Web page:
Try: Letting one person decorate the bedroom while the other styles the den or bathroom (so everyone has one calm space just the way they like it).

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Take Advantage of Lower Premiums for Mortgages

CMHC(Canada Mortgage Housing Corporation) & now Genworth have both hiked their default insurance premiums for people who only have 5% down payment. This is not happening until June 1st of this year though. So if you purchase a place this spring I would ensure the approval is given before this date. That way even if you take possession of your home after June 1st you should still be grandfathered at the old premium.
For more info take a read thru of the statement below as reported by
"Canada’s largest private mortgage insurer says it is matching CMHC’s increase in premiums for the highest risk loans. Genworth will increase its premiums by 15 per cent on June 1, 2015; that’s the same percentage and date as the federal agency. The new rate for a loan-to-value ratio up to 95 per cent is 3.6 per cent, up from 3.15. For a loan-to-value ratio from 90.01 to 95 per cent, but a non-traditional down payment, the new rate is rising from 3.35 per cent to 3.85 per cent."

If you have any questions please give me a call.

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Boomers Drive Real Estate Market for Luxury Housing


Canada’s luxury housing market is in the midst of a striking transfer of wealth, as baby boomers trade up for bigger houses while pouring huge sums into real estate for their children.


“I don’t think you’ve ever had nearly as much help from one generation to the next in buying homes,” said Ross McCredie, CEO of Sotheby’s International Realty Canada, which issued a new report examining the finances and buying habits of different generations of buyers in the “luxury” market, which generally refers to the higher end of real estate markets across Canada.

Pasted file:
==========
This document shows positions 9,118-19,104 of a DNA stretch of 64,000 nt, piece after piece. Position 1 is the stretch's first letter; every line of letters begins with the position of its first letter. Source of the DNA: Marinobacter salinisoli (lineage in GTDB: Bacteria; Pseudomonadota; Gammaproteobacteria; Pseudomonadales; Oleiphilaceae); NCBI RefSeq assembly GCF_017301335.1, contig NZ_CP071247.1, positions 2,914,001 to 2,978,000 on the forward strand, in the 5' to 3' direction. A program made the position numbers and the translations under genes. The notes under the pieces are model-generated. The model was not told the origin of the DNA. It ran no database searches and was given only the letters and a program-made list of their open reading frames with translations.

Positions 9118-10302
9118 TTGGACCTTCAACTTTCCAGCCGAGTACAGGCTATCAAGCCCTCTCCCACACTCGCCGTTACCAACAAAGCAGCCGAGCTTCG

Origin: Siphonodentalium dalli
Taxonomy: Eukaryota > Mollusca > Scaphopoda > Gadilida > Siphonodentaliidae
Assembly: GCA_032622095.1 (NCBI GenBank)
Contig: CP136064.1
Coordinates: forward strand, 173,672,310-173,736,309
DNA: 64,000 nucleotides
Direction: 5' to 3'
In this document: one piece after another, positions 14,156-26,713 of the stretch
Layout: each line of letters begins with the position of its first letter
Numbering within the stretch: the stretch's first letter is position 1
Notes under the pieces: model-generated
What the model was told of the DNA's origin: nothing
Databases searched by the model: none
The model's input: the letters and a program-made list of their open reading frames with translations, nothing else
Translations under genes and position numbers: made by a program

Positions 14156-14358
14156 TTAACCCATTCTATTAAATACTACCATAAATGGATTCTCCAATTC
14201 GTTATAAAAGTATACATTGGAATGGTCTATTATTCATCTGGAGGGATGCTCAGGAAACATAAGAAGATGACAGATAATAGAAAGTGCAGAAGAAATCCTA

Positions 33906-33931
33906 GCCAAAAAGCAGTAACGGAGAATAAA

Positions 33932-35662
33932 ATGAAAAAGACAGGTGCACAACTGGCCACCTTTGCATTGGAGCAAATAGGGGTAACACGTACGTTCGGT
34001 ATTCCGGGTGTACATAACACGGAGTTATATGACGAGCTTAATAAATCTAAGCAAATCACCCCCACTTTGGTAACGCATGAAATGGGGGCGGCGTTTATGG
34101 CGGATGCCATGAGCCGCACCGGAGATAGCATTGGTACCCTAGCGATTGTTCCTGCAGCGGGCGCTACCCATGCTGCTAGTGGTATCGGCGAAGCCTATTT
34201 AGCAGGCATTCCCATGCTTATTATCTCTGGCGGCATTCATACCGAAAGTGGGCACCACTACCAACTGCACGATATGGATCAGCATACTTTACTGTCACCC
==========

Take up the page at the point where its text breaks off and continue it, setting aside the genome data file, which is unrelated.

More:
Among the more surprising generational trends is that far from downsizing to smaller condos as they age, wealthy boomers are increasingly looking to upsize into luxury homes, often because they still have adult children living at home. Empty-nesters are more likely to “right-size” into bungalows and condos that are only slightly smaller than their previous home.


In many cases, boomers are taking on debt to buy luxury homes, despite the fact that the typical boomers buying in Canada’s high-end market earn an average of $500,000 and can easily afford to pay cash. Often they’re looking to take advantage of low interest rates to invest their home equity in vacation homes, investment properties or the stock market.


More often than not, that money is flowing to their children in the form of large down payments for luxury homes. For many boomers, Mr. McCredie says, the down payment is a form of succession planning, as many see the housing market as a safe and tax-free way to transfer wealth to their kids.


Thanks to comparatively lower incomes and fewer savings than other generations, young luxury buyers are “overwhelmingly” relying on outside support for a down payment, the report said.


The money isn’t always a gift. In many cases, parents might be paying $200,000 to $300,000 toward a $1-million home for their children, but are doing it in the form of loans and mortgages and are putting liens on the property as to keep their children from squandering their real estate wealth or losing their home in a break-up.